In terms of being a woman dealmaker in Asia, I have been very fortunate and do not think it has been a barrier for me. Three women have joined the partnership in the past six years in Greater China, with 25% of the China-based partnership now being female.
"Professional dedication is the most fundamental character trait for any job, no matter where you are working, at every level of your professional path."
How do attorneys ensure that they’re working in their jurisdiction in an anti-racist and socially conscious way?
For attorneys who are managing a team, the firm asks that they apply an equity lens in evaluating firm processes and resources, including when recruiting, overseeing professional development (including work allocation), giving performance feedback and providing mentorship. We also consider equity when augmenting well-being support and when enhancing firm educational programs on racial equity.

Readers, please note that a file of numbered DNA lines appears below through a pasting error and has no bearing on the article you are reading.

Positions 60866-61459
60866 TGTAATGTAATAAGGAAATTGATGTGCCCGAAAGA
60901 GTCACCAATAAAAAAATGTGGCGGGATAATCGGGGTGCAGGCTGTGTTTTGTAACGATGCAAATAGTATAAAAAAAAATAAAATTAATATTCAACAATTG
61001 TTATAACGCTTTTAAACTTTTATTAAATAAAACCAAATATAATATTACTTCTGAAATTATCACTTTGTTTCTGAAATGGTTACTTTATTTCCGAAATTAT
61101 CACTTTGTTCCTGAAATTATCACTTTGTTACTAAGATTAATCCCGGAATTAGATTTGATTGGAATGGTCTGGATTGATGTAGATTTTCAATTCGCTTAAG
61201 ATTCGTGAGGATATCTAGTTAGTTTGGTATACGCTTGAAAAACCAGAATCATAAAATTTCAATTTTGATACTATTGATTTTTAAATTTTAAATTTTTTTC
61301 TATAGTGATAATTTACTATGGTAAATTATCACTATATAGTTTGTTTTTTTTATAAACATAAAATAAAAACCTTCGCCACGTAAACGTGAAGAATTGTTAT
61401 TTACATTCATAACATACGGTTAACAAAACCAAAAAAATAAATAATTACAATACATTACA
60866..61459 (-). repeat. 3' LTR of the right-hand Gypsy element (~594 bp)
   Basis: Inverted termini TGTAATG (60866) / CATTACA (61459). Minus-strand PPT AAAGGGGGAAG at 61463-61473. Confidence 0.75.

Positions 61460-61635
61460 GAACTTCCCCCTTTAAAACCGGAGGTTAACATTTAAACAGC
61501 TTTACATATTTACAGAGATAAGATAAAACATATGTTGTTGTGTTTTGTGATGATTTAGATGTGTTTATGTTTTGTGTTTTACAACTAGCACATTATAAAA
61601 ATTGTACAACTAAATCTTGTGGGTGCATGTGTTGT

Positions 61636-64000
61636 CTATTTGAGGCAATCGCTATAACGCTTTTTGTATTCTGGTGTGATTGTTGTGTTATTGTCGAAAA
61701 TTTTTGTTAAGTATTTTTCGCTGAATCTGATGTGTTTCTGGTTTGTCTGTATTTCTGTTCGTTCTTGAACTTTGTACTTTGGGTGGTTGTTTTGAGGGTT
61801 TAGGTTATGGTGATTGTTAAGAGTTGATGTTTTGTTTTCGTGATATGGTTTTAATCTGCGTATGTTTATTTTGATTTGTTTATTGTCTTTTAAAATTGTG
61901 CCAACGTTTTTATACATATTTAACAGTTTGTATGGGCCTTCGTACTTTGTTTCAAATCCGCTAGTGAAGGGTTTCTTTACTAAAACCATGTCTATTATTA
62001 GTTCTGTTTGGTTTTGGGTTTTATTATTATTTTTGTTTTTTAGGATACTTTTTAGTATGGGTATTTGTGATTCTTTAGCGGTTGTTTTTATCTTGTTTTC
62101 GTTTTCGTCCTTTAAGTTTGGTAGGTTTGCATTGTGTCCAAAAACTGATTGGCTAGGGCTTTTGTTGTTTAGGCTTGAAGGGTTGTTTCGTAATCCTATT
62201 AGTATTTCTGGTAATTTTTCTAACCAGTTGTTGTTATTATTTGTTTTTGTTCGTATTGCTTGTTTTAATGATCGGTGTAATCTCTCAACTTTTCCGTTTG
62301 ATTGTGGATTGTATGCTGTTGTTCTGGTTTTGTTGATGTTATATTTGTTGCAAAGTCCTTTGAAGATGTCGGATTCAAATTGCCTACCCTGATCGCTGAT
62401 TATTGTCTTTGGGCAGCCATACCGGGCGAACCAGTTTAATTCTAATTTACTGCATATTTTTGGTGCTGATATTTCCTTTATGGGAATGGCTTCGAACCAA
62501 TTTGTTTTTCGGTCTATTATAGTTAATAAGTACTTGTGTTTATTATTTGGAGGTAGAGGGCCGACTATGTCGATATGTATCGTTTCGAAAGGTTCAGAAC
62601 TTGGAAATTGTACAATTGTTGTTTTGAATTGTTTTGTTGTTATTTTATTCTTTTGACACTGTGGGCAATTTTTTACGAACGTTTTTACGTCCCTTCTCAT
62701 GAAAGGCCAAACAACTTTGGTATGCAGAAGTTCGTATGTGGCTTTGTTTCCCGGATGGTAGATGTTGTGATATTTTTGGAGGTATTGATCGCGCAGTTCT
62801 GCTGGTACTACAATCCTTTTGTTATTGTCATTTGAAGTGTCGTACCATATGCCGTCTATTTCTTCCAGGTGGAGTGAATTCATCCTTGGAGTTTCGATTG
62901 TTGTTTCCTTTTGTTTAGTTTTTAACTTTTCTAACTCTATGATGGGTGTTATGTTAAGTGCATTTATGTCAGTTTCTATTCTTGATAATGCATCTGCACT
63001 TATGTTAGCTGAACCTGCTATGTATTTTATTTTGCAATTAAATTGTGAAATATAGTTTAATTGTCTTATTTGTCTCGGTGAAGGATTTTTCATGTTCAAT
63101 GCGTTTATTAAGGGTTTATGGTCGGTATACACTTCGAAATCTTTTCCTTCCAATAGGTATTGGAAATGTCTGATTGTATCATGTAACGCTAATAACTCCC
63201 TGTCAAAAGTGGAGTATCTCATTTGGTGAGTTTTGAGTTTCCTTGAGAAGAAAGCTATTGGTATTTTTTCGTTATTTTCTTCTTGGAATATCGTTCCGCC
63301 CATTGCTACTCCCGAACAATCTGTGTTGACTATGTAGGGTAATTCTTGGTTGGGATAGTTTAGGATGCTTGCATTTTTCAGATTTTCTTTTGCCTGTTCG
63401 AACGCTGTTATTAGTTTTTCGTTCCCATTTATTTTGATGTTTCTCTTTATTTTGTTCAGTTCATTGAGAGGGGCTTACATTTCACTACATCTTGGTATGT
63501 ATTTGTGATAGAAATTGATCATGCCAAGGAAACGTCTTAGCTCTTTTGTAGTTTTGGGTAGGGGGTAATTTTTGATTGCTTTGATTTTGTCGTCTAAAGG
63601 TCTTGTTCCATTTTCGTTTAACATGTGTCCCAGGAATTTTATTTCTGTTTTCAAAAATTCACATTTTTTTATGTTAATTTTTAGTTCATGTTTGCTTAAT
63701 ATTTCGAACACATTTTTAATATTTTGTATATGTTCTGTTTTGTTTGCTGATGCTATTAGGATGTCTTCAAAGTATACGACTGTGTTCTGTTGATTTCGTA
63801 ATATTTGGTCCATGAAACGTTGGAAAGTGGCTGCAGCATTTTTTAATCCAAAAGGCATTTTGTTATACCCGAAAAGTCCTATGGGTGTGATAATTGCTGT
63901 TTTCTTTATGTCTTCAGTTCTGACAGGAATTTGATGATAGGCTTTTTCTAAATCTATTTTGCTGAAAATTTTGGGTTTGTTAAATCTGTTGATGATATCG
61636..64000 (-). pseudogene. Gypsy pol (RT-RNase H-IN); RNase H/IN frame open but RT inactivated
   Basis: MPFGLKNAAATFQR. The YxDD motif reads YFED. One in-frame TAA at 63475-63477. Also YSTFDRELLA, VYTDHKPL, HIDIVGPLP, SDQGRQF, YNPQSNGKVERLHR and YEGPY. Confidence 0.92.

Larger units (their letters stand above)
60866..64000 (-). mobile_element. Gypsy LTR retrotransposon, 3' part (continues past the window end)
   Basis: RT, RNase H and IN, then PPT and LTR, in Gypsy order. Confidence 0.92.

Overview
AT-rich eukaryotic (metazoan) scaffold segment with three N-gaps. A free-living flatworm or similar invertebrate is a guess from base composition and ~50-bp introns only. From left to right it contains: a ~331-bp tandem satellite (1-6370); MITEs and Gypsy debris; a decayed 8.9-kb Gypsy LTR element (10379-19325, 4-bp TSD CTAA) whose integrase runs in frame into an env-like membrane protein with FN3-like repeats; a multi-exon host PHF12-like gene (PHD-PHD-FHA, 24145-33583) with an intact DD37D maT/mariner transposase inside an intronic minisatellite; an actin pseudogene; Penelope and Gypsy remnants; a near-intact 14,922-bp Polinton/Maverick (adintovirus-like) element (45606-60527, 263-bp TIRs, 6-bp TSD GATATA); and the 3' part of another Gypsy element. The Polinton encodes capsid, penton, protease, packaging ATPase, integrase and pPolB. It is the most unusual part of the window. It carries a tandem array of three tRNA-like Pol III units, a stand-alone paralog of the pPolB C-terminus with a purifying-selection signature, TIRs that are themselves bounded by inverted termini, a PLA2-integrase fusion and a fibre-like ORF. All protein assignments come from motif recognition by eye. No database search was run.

In terms of being socially conscious, Skadden also has a strong pro bono culture; attorneys are encouraged to cultivate a pro bono practice, and the firm counts pro bono hours towards attorney bonuses. The Hong Kong office has been recognized by the Law Society and the chief secretary for the Administration’s Office for its pro bono efforts. In Asia, we also run affinity groups for women and LGBTQI attorneys, both to encourage and support those attorneys in their career development and also to develop allyship and contribute to the wider community.
What advice would you give to someone who dreams of forging a successful legal career in Asia?
Professional dedication is the most fundamental character trait for any job, no matter where you are working, at every level of your professional path. Your first job will probably not be your final role or position, and perhaps you have higher ambitions, but you must be dedicated at every post.
Besides the obvious importance of doing well in your law school classes, I think lawyers and professionals in all fields need the following attributes and qualities for long-term success: dedication to one’s profession; enthusiasm for service; a passion for self-development and lifelong learning; perseverance and diligence; and enthusiasm and positivity to sustain you during challenging and demanding periods.